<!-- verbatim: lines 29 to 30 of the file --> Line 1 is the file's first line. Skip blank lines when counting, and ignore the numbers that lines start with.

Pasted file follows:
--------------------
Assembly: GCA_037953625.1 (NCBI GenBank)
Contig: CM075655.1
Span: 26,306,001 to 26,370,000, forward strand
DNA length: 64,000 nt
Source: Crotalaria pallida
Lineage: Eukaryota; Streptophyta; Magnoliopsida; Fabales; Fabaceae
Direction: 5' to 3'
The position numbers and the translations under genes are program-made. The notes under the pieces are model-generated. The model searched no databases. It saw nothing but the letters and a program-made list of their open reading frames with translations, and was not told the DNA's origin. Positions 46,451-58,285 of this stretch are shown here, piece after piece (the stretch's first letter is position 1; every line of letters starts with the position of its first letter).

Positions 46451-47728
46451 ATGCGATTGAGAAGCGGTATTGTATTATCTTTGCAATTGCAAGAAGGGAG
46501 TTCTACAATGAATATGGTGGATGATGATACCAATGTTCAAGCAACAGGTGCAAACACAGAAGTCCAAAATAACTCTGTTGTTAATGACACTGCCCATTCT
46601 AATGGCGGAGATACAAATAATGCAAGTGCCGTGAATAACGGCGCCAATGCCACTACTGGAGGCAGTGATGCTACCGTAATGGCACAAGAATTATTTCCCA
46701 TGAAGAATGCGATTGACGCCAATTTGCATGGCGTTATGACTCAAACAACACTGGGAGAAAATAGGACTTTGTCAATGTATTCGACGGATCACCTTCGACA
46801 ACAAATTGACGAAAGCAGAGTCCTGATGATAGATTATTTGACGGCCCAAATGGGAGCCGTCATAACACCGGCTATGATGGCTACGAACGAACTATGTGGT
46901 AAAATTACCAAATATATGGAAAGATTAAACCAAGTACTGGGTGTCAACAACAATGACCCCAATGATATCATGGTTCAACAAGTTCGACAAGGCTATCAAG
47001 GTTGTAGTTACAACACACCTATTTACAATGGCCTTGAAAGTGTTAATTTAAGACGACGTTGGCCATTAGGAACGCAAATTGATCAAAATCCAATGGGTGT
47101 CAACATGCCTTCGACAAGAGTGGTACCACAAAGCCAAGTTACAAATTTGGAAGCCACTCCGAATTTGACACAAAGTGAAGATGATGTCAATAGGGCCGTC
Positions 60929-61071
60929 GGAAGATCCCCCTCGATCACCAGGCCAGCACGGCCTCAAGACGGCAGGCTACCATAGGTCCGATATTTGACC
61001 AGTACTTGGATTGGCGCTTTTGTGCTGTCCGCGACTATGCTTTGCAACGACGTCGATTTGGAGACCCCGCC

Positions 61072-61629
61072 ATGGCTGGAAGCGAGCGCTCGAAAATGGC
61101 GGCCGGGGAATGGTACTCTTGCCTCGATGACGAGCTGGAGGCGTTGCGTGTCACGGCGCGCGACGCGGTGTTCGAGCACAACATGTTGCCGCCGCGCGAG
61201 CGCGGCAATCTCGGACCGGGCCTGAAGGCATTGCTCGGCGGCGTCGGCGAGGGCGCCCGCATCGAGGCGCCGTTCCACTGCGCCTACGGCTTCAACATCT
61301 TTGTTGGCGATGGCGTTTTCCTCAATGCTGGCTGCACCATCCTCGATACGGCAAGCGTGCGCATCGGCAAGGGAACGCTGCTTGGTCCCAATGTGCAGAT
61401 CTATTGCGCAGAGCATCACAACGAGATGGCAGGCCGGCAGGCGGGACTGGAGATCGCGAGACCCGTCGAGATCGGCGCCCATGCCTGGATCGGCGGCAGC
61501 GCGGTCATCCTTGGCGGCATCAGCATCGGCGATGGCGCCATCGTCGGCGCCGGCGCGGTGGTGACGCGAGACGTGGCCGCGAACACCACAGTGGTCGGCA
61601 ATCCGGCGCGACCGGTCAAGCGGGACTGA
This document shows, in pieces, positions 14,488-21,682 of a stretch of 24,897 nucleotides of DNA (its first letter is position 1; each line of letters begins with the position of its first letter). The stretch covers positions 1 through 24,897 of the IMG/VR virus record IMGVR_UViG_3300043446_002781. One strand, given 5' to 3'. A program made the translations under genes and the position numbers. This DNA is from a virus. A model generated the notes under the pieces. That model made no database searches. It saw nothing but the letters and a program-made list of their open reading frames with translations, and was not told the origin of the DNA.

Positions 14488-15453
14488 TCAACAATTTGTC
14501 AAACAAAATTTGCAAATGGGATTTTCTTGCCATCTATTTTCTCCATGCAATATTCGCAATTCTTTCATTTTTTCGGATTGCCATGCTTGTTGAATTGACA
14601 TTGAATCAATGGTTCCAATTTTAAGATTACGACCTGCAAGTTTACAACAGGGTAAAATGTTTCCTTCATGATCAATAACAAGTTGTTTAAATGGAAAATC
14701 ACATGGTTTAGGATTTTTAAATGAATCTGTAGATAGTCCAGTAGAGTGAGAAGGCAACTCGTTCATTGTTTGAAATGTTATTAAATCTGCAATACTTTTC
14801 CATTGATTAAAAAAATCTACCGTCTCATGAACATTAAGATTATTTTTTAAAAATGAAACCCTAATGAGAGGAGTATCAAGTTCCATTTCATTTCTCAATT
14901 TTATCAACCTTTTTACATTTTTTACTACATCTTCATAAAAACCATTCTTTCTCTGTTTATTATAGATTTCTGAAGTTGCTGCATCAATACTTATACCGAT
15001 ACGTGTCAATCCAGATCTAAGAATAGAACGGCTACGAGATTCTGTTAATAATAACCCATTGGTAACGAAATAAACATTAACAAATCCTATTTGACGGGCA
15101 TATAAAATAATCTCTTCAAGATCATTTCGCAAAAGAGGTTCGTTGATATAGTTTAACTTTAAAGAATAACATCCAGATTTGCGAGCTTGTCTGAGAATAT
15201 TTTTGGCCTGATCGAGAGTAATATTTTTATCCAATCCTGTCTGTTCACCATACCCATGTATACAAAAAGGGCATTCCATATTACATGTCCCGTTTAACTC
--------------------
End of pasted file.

This document shows, in pieces, positions 14,488-21,682 of a stretch of 24,897 nucleotides of DNA (its first letter is position 1; each line of letters begins with the position of its first letter). The stretch covers positions 1 through 24,897 of the IMG/VR virus record IMGVR_UViG_3300043446_002781. One strand, given 5' to 3'. A program made the translations under genes and the position numbers. This DNA is from a virus. A model generated the notes under the pieces. That model made no database searches. It saw nothing but the letters and a program-made list of their open reading frames with translations, and was not told the origin of the DNA.

Positions 14488-15453